Stoat

Why is it a problem?

stoat

Introduced into New Zealand in the mid-1800s, the stoat is a member of the mustelid family, along with the smaller weasels and the much larger ferretsStoats are now considered “public enemy number one” for New Zealand birds.

  • Agile and excellent climbers, stoats hunt at any time, day or night
  • Rapid reproduction rates
  • Will happily swim up to 1.5 km to reach islands, so braided rivers birds nesting on temporary gravel islands are just as vulnerable as those nesting near riverbanks
  • Inhabits all regions, from alpine to coastal
  • Known predators of native birds, reptiles and invertebrates
  • As they are unable to store fat, the need to hunt and eat constantly during all seasons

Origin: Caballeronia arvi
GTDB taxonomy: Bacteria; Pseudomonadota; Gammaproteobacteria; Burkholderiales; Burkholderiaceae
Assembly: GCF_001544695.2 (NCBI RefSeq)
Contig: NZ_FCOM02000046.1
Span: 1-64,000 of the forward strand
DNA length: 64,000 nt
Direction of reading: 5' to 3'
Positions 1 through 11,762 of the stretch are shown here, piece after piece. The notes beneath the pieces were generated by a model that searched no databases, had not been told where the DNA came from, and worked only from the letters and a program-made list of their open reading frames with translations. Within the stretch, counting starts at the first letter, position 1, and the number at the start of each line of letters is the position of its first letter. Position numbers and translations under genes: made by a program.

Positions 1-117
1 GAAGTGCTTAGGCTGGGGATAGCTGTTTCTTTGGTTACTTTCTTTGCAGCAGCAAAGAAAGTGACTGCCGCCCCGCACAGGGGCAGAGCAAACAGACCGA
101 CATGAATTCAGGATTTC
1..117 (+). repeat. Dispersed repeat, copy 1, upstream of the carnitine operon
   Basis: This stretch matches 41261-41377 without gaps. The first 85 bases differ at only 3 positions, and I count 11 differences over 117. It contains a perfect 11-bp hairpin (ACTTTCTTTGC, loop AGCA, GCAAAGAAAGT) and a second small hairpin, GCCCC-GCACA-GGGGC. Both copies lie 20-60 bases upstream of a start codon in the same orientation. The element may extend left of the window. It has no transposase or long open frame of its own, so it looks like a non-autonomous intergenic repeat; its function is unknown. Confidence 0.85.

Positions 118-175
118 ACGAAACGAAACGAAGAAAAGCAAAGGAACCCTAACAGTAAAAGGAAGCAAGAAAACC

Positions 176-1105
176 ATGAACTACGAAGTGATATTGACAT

Description

Reddish-brown fur on its back, a white or cream coloured underbelly, and has a long tail relative to weasels, with a distinctive and obvious bushy black tip. An adult male can measure 390 mm from nose to tip of the tail. Stoats can be confused with weasels but adult stoats are longer and heavier than adult weasels and display a straight line along their sides where the brown fur meets the pale belly fur.

Where is it found?

Commonly found on all braided rivers throughout New Zealand.

Stoat trap with stoat (left) and weasel (right).

Conservation activities

More information